That’s what my doctor said to me over a decade ago when she delivered the diagnosis–premature ovarian failure. My ovaries had stopped working, so I needed to be concerned about my heart health and my bones. I felt like I had just crossed over from fresh Spring to dry brittle Winter without the decades of transition. A bone density test showed I already had enough bone mineral loss to officially have osteopenia. So I fought it the smart way (ha) — by totally ignoring it. Except by going a bit mad, living wildly, and balancing it all with good doses of yoga.
So when I got my bone density test results today, I really wasn’t surprised. Last year I broke a toe in a vinyasa class and even broke a rib coughing. Still, the word osteoporosis was like a knee to my gut. I actually said “Shit!” to my doctor. So maybe that’s why Visvamitrasana has been so scary. I have been carrying around this fear that I literally could break my bones.
My hip is just osteopenic, but my spine–my spine!–is more than two and a half deviations below normal, and just across the border into that scary territory where fractures are more common, bones compress and collapse, and you start to slump and lose height. I know this doesn’t have to happen to me. I practice yoga mindfully (especially after that toe fracture), and I know the yoga is helping. I can’t imagine my life without yoga. I started crying, and then told myself I was being a baby. No one is saying I can’t do yoga. Of course I will practice. I will practice mindfully, and I will meditate and visualize my spine healing. I’m taking diatomaceous earth and Ormus and drinking green juice and eliminating most alcohol and my body should be less acidic and it will rebuild. My bones are holy (with swiss cheese-like holes). What my bones lack in density, I will fill with light.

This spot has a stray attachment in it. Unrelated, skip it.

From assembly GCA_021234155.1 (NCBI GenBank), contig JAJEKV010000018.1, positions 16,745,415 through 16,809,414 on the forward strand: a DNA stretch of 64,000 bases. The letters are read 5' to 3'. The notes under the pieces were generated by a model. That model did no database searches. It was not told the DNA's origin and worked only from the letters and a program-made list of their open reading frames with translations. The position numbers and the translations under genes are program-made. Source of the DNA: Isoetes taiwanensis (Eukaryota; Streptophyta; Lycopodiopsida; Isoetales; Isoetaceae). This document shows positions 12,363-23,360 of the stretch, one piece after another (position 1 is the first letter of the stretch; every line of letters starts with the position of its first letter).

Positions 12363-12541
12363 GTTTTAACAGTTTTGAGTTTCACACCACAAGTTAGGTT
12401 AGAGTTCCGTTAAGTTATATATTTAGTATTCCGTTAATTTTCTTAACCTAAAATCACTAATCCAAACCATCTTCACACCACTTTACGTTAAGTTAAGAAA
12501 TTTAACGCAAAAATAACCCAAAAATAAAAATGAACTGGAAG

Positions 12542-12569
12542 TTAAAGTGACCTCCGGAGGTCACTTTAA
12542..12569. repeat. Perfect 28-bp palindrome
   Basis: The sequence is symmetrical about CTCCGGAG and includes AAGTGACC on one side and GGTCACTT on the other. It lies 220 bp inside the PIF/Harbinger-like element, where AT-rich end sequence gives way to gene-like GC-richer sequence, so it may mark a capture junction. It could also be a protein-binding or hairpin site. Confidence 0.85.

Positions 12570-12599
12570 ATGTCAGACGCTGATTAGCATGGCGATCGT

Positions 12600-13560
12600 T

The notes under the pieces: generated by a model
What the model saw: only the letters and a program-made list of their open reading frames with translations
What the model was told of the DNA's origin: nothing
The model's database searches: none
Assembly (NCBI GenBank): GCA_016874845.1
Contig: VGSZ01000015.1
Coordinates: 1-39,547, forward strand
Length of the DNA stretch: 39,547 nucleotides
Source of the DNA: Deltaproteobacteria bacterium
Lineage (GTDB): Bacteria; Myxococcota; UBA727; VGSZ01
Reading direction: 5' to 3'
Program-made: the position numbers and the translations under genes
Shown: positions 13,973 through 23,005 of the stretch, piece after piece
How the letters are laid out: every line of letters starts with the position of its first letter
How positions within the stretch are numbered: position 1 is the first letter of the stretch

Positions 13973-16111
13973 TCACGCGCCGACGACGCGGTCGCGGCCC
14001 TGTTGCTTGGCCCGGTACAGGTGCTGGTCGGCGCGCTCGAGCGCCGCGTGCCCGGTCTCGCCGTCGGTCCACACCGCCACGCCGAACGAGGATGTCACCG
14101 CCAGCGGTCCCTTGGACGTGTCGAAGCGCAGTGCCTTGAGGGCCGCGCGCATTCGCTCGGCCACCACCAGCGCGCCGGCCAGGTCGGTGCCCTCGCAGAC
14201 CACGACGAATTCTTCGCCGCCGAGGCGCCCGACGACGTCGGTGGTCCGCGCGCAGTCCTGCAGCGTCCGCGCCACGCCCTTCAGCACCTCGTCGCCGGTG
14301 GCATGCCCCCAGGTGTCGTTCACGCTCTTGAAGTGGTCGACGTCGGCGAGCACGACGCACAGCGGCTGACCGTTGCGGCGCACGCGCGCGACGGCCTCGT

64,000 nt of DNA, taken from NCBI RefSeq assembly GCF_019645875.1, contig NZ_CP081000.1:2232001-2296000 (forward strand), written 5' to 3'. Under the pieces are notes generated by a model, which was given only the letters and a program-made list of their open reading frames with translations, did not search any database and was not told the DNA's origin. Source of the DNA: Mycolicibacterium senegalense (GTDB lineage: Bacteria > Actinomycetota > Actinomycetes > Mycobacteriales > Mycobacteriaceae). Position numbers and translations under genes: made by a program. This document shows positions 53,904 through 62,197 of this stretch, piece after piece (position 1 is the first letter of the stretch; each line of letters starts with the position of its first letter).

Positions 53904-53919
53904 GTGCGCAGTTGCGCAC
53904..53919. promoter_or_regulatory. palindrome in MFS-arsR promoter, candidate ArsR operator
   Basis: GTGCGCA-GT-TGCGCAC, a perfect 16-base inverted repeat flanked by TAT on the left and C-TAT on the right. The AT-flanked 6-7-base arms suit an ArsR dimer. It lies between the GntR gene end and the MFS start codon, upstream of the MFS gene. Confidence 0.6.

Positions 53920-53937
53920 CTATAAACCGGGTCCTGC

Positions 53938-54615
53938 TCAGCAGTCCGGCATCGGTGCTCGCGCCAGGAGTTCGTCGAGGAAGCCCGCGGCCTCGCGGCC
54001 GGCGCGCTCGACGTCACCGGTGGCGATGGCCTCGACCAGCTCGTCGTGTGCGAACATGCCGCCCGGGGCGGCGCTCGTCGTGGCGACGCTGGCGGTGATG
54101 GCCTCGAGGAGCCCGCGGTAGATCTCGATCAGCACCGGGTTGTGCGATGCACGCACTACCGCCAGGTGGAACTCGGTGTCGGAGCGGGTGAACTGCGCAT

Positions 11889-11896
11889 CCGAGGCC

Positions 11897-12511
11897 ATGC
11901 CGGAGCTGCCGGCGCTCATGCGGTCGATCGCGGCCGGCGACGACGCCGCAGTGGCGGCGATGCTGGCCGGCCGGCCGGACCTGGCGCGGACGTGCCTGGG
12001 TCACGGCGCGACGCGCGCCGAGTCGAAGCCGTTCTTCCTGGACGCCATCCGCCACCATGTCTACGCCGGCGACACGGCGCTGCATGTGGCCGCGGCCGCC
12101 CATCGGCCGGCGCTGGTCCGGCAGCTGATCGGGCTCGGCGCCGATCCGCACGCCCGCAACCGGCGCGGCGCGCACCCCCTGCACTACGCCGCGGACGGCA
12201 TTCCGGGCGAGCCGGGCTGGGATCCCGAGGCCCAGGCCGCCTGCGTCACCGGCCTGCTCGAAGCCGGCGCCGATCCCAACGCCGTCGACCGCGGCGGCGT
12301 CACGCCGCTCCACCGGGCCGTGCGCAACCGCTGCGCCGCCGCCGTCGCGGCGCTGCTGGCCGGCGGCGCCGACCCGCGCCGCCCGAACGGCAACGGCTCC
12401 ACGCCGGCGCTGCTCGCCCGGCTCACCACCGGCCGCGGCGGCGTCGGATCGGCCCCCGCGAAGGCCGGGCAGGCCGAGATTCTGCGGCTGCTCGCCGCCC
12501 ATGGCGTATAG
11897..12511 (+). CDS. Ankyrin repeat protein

I feel ridiculous lamenting my spine when I think back on last week and the amazing people I taught. I subbed for an adaptive yoga class last Thursday at the Salt Lake City Library. I planned the class assuming everyone would start out in their wheelchairs. When I got there, all of the dozen or so people with spinal cord injuries were already out of their chairs and on their big cushy pads/mats.
I know so little about spinal cord injuries and paralysis and the issues these yogis face. I started to learn, though, fast. Almost everyone had someone to help them. Some brought their helpers, and I think some people were there volunteering. I heard one young man talking to his helper about someone putting a gun to his back. Depending on where the break or injury (or gunshot wound, in this case) happened, they had different degrees of mobility. I overheard snippets of conversations as I walked around and helped people deepen their poses. “L1.” “T12.” Some of them almost died in accidents. The memory of that night shook me out of my slump about a *potential* fracture.
It turns out that sitting on the pad without the support of their chairs was pretty challenging. Next time, I’d have them start laying on their backs, and work up to balancing in sitting poses. I gave their helpers cues to assist them, sitting behind them against their spines, lifting their arms overhead for extension, lifting their legs and holding them for an inversion. They were all so amazing. Willing to try anything.
By the end of the class, I was choking back tears. Humbled by the adaptive yogis and their openness and their happiness.